Polish Credit Office to move up to 140M credit records to blockchain
Polish Credit Office to move up to 140M credit records to blockchain

The Polish Credit Office (BIK) has announced that it will be moving up to 140 million credit records to Blockchain in what is seen as a significant development in the use of Blockchain for secure document management.


Billon and the Polish Credit Office, the largest credit bureau in Central and Eastern Europe will implement the new secure document management system. Billion says its offering is fully-GDPR compliant and is designed to offer total visibility, trackable history and full data integrity for any client-facing document including banking records, loan agreements, insurance claims, telephone bills and terms & conditions.


Poland's largest banks jointly own BIK and the new implementation will see around 24 million consumers and one million businesses in Poland make use of the new document management system in Blockchain. The system has been jointly developed and is believed to be the first example of a system being used to store and keep highly sensitive information such as credit records safe for secure access. Each month roughly 150 million documents will be processed using the system.


BIK and Billon developed the solution for what it describes as, durable medium of information, as defined by EU regulations and directives such as MIFID II and IDD directives. The partnership saw eight Polish banks participating in trials which established that the system could publish the figure of 150 million documents every month. This is described as more than sufficient for even the largest institutions to move to paperless customer service.


In a press statement Andrzej Horoszczak, CEO of Billon explained: "Our partnership is the start of a true revolution in information management. It is now possible to move away from the constraints of closed central databases to a democratic blockchain-based Internet where every user will be able to control their identity". This solution is claimed to provide the world's first GDPR-compliant blockchain platform, intended to streamline customer service processes and implement customer rights such as the "right to be forgotten".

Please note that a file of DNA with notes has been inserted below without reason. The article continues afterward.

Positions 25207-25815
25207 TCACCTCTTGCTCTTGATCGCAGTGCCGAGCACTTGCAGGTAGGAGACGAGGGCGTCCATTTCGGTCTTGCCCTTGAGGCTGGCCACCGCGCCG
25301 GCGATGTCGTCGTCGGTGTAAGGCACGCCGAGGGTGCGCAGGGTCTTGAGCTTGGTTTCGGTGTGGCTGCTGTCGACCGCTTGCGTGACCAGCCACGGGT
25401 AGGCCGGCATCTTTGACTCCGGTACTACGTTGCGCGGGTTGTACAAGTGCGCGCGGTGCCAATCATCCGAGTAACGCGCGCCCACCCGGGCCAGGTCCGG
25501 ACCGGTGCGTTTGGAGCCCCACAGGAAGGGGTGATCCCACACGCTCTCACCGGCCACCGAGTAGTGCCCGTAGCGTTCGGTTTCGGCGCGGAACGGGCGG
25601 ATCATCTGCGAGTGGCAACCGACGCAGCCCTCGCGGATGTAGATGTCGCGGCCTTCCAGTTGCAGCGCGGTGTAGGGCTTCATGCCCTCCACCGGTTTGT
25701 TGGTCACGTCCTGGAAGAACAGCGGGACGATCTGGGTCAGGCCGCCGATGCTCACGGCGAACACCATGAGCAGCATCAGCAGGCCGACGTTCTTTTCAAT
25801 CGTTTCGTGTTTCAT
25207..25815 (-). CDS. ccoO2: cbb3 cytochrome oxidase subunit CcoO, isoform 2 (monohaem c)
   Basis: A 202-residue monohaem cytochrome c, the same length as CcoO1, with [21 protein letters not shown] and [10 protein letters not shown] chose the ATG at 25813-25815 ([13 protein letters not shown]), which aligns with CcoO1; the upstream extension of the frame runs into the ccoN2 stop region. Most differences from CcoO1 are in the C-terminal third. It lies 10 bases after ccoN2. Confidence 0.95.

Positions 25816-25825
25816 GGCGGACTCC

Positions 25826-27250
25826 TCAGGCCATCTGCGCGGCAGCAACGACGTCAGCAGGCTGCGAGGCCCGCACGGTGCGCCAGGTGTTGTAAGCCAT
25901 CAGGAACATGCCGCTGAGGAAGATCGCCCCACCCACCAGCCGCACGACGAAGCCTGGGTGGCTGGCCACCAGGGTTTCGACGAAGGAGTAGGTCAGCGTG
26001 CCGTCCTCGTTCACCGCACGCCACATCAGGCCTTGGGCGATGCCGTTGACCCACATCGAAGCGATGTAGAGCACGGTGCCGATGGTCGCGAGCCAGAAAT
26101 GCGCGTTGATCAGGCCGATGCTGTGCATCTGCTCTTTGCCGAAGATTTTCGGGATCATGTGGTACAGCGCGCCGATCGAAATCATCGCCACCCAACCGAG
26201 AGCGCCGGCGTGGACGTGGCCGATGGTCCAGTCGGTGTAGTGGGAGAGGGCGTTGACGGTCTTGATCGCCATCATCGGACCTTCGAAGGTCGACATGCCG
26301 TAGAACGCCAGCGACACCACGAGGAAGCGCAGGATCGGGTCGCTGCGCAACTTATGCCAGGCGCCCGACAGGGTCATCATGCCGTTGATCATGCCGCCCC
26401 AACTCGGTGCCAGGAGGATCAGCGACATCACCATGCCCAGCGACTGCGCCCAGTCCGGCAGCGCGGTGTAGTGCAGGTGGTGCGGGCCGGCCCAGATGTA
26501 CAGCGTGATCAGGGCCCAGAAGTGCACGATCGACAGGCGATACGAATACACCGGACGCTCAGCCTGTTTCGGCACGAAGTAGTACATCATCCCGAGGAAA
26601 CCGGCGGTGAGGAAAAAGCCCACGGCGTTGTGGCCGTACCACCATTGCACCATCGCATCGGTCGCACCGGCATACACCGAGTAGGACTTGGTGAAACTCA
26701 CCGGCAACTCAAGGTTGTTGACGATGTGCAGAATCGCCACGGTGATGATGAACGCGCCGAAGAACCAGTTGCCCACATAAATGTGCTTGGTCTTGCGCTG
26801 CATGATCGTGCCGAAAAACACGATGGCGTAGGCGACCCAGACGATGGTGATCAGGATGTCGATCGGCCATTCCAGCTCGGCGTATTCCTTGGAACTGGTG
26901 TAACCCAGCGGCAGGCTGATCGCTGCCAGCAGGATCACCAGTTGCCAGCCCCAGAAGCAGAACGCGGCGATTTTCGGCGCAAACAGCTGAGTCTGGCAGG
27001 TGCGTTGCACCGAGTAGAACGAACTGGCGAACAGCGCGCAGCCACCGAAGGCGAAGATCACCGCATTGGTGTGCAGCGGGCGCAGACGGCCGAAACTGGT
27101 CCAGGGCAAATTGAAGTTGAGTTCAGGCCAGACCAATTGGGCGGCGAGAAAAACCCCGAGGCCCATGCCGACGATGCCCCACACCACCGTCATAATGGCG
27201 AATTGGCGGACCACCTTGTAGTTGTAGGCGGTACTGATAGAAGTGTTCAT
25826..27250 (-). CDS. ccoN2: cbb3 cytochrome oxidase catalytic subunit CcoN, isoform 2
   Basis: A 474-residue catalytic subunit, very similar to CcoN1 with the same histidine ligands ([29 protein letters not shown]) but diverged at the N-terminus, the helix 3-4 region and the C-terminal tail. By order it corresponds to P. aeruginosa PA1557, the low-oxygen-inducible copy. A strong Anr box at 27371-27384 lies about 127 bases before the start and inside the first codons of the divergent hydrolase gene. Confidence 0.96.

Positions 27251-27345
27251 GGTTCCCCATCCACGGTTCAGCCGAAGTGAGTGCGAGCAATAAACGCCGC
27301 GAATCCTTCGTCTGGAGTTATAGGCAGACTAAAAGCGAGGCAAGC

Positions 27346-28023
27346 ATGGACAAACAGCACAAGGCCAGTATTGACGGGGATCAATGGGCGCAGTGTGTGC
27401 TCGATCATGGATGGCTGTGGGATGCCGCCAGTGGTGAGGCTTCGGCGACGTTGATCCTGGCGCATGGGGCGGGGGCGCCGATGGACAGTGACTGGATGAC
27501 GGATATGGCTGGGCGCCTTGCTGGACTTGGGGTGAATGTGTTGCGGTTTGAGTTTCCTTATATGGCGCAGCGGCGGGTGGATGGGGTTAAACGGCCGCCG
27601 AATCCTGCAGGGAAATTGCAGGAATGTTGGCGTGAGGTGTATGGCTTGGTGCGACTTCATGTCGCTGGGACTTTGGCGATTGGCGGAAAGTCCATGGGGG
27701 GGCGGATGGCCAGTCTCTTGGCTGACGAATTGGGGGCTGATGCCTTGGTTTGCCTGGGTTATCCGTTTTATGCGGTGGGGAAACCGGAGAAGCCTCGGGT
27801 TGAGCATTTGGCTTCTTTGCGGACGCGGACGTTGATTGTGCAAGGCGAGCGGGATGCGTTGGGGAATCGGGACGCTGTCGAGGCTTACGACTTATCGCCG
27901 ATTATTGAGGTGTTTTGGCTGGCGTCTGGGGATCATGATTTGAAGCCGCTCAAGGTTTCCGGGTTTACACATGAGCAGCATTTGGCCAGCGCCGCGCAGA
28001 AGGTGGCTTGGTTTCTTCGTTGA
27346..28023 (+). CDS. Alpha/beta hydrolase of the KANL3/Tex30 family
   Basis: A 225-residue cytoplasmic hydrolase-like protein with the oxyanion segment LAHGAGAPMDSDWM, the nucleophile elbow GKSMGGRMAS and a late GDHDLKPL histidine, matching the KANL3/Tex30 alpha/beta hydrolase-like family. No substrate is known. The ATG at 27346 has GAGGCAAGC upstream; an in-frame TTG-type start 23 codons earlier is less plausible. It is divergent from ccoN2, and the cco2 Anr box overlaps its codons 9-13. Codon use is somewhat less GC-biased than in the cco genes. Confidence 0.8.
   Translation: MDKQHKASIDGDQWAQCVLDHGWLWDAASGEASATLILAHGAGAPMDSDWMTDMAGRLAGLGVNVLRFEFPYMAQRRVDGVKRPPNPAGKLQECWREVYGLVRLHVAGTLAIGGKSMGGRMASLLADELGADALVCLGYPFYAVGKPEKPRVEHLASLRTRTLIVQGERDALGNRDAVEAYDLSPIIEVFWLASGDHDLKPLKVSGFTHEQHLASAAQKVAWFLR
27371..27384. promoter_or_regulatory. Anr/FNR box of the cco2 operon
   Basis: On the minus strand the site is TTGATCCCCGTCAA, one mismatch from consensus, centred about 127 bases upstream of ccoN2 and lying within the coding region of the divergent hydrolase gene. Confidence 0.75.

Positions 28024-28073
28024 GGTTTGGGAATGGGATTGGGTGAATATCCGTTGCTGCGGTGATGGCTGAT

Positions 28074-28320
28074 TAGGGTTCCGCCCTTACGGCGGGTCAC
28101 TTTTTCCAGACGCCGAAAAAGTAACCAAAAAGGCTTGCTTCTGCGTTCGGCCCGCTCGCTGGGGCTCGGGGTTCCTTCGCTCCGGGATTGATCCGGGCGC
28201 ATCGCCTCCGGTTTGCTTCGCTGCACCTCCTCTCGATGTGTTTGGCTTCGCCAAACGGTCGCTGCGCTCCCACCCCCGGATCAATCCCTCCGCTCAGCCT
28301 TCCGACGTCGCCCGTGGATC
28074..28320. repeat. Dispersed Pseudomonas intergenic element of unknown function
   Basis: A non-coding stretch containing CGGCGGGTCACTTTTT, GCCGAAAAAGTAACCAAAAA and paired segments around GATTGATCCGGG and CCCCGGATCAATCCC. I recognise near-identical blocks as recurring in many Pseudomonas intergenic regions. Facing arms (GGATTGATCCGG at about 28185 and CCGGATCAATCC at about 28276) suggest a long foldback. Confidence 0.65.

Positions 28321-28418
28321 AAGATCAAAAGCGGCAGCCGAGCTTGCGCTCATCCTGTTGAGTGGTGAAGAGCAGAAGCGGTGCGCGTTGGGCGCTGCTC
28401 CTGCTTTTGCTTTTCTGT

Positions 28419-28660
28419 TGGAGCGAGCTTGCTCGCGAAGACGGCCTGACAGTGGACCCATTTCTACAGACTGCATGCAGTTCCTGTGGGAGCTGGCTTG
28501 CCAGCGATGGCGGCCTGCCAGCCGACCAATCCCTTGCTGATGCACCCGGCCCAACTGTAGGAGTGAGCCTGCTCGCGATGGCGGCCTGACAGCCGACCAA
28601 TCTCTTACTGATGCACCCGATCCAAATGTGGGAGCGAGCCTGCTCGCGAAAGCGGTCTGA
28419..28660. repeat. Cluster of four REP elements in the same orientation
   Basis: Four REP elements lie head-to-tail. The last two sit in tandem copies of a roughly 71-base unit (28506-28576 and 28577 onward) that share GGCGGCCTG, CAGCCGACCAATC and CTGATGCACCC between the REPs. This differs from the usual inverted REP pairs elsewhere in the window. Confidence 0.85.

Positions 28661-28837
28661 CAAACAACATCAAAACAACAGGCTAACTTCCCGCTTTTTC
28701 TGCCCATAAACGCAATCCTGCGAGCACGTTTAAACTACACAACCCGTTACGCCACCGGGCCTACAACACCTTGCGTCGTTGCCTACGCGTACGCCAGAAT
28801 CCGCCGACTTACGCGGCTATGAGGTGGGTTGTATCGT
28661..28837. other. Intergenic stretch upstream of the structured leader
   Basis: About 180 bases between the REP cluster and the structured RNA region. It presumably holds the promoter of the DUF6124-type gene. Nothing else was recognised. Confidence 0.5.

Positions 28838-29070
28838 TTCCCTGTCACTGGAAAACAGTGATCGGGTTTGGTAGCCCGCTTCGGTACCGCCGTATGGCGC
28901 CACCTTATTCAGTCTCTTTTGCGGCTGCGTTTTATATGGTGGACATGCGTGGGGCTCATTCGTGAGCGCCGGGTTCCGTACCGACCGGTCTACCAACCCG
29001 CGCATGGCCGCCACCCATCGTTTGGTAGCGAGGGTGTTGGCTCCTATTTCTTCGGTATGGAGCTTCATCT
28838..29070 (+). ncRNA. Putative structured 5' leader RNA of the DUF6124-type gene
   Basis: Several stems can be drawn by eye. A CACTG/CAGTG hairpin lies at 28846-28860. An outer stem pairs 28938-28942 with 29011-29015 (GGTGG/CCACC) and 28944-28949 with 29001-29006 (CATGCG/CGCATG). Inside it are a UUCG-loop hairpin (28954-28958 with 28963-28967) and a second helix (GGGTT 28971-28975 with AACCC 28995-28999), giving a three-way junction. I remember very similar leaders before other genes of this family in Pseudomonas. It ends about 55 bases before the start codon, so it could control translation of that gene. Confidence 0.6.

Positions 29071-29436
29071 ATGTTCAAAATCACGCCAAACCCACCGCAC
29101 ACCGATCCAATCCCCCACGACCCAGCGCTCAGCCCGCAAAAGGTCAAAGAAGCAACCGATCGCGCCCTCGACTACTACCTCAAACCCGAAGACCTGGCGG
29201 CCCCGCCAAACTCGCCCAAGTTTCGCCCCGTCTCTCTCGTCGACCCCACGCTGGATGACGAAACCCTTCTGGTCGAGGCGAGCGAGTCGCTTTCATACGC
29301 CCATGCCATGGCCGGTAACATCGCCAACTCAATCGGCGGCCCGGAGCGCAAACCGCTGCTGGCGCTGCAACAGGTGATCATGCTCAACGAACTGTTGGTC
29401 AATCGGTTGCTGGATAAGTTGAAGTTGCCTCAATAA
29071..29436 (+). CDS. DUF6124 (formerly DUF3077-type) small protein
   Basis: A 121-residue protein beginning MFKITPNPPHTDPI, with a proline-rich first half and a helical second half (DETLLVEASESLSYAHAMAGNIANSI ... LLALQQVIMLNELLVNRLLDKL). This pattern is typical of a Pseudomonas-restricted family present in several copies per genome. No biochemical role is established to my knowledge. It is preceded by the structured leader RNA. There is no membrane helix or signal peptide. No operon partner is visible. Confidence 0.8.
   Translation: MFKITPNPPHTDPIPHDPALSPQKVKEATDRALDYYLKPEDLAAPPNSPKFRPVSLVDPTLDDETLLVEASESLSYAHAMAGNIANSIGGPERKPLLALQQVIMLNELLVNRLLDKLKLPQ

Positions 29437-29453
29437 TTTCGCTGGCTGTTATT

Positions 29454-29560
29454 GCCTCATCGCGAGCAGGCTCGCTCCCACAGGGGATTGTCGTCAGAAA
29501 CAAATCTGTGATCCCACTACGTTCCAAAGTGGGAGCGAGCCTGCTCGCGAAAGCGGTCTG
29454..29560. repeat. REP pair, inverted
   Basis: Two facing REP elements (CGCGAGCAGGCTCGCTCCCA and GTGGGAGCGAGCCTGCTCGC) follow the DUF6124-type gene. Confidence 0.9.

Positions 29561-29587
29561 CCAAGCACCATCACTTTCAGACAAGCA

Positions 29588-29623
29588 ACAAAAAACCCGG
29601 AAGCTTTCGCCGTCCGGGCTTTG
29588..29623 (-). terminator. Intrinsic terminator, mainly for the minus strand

Horoszczak adds: “We're fixing the problem of consumer data control, creating a level playing field between individuals and corporations. The benefits could affect more than the financial sector, and we anticipate it will soon be adopted by industries such as telecommunications, insurance and utilities. Our cooperation is only the first step to introducing mass blockchain technology use for trusted document management."


Sarb Sembhi, CISO at Virtually Informed, commented “This is probably the first of many widescale uses of blockchain in banking, when organisation improve any key aspect of security, what tends to happen is that criminals focus on other aspects not related to that technology until such time that enough research is able to break the technology (blockchain), the focus will be on other vulnerabilities.

"So, although the use of blockchain may improve security on the one hand, unless the Bank, or anyone else pursuing this strategy has invested appropriately in all other controls using a risk-based approach, they may find that they still get breached. Criminals usually don't like to use valuable technology exploits (whenever they become available) while they are still able exploit non-technical controls, which are usually the human controls."